Girija and Satish first met in 8th standard of a school in Ranchi. They have been very close friends since then. What has held them so close together for almost six decades is a deeply held concern to work for reducing distress and injustice in society.
They were still in school when they volunteered to take up difficult work of drought relief, first in Kalahandi and then in Bodh Gaya. They were still in an engineering college in Sindri when ( apart from opposing the exploitation of workers by their own Professors!) they met their biggest source of inspiration Jayaprakash Narayan (JP) and declared their determination to devote their life to social change.The first step they took after giving their final B. Tech. exam was to again visit JP to seek his blessings for starting their social organization. JP not only blessed them but also arranged for some land for their newly set up organization Nav Bharat Jagriti Kendra (NBJK). But before they could stabilize this work Satish was arrested for association with JP movement and Girija was badly victimized too. But once the emergency ended they could embark on their dream of a life devoted to fighting injustice and implementing many-sided welfare activities, a journey which made it possible for them to reach out to over a million people, most of them from weaker sections,with a message of hope. Both of them are now in their early seventies, and I had a chance recently to speak to them regarding their lifelong journey of social commitments. I was trying to look at their life’s experiences from the perspective of elderly activists, now managing the affairs of a leading organization of Jharkhand and Bihar, recalling their dreams as very young activists and then trying to see to what extent these dreams could be actually realized in real life.It is obvious that they have at least succeeded in the main objectives of working for weaker sections, bringing hope to a large number of them and spending their entire life in the middle of these commitments. But is their some sense also of missing out on a part of the young dreams?When we were young we thought of changing not just the country but even the world, Satish says. But then the realities of life struck and Satish was in jail even before the NBJK could change a single village. However the post-emergency days were more open and conducive for struggles against injustice and this enabled NBJK and its sister organization Lok Samiti to be involved in several struggles against injustice. This work was more close to their young dreams. In a later phase , due to a number of constraints and problems, this work became more difficult for them. But already the struggles had built a relationship of trust with villagers, particularly weaker sections. This established the foundation on which many diverse kinds of welfare activities could be supported and could spread fast, progress well.But it is the firm commitments adopted so early in life which kept them steadfast in pursuit of some basic aims aimed broadly at helping the weaker sections and also contributing to meaningful social change in various ways.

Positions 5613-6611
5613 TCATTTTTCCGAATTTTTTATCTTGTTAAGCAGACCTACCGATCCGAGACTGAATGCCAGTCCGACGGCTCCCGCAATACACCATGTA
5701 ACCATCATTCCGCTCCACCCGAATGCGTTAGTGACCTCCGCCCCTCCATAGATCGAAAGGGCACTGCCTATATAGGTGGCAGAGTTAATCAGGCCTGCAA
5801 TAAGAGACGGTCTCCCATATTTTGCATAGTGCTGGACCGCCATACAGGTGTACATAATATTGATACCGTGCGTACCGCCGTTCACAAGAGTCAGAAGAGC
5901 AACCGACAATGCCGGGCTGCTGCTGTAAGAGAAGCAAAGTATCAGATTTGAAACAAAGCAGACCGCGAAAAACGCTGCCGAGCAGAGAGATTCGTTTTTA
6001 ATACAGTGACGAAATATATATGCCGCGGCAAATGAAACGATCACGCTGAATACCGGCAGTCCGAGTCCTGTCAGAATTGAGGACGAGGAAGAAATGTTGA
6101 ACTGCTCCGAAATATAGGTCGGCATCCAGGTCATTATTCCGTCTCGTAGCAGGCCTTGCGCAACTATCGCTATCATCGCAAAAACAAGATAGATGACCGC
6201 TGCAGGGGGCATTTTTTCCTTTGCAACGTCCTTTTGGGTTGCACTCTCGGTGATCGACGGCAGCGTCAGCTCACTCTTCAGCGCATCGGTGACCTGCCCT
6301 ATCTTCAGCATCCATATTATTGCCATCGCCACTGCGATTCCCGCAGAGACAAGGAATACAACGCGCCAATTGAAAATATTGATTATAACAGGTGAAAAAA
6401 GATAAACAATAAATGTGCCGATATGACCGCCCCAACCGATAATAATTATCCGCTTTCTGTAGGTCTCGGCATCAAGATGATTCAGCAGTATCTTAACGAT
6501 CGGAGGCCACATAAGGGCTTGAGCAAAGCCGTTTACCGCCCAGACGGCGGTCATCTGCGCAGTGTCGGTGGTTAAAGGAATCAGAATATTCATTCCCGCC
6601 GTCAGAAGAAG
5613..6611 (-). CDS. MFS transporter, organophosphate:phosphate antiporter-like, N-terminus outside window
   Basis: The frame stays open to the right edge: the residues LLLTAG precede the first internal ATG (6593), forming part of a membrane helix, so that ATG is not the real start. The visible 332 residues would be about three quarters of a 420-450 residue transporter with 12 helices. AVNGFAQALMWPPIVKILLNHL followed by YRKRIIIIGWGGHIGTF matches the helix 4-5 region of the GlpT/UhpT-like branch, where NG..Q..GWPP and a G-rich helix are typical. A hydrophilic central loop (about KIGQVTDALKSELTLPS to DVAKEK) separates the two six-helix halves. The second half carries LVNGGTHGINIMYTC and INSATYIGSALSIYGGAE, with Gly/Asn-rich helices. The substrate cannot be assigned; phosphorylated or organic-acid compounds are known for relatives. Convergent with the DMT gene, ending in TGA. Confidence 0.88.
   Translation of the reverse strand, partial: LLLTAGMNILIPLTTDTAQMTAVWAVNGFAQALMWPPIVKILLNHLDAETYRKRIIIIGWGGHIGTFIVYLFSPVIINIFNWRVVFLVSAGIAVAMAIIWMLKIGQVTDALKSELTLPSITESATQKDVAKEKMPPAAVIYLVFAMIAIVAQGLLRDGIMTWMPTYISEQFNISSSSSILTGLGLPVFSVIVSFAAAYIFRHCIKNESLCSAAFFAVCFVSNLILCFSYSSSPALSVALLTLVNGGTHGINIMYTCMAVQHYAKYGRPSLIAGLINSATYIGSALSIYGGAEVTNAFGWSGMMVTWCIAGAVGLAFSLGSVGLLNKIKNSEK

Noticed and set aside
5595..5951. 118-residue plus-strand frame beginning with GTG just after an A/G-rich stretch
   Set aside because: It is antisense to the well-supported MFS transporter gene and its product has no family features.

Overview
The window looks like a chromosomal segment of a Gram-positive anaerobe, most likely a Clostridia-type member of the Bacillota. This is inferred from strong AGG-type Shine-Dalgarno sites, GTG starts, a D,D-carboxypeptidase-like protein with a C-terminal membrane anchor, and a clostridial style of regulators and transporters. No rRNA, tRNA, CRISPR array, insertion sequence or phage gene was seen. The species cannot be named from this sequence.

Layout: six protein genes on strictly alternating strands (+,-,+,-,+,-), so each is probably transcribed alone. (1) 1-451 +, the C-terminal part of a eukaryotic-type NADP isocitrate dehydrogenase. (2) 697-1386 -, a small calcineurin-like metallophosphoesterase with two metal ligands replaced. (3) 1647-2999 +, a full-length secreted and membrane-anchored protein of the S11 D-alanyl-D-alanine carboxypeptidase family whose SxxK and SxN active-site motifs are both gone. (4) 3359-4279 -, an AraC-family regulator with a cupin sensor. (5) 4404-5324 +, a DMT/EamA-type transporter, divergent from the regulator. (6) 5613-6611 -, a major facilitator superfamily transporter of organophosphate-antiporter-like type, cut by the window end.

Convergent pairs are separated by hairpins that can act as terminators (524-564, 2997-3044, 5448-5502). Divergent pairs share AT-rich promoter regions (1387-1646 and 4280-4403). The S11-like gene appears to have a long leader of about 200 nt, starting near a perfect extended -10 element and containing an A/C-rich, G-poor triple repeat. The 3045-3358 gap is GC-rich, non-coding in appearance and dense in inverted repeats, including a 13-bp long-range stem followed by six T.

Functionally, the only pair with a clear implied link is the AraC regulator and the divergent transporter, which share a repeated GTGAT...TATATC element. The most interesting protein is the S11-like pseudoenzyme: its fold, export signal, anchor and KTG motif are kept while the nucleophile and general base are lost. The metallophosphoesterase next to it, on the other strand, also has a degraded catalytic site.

In the villages where they worked on various useful projects, they also helped to reduce discrimination based on caste, religion and gender, reduce superstitions, promote rationality and settle village disputes by mutual discussion and understanding. It is again a mark of their commitment that when an important and useful welfare project ended, they somehow tried using internal resources to continue the work to some extent so that the benefits and services which were reaching people were not stopped arbitrarily.Yet another important aspect of their work was to try to remain close to the priorities as perceived by the people for whom they are working, by understanding them and their needs better and involving them more closely in work and projects.Hence while the dreams seen in young days may not be realized completely, but as long as the basic values behind those dreams are maintained, an important part of what was sought to be realized can still remain within reach. With more effort and better planning, what is actually achieved is also very valuable.There is much to learn from such journeys of lifelong social commitment.
Bharat Dogra is a freelance journalist who has been involved with several social movements and initiatives. His recent book on survival issues and people’s response titled Planet in Peril has been published by Vitasta, Delhi.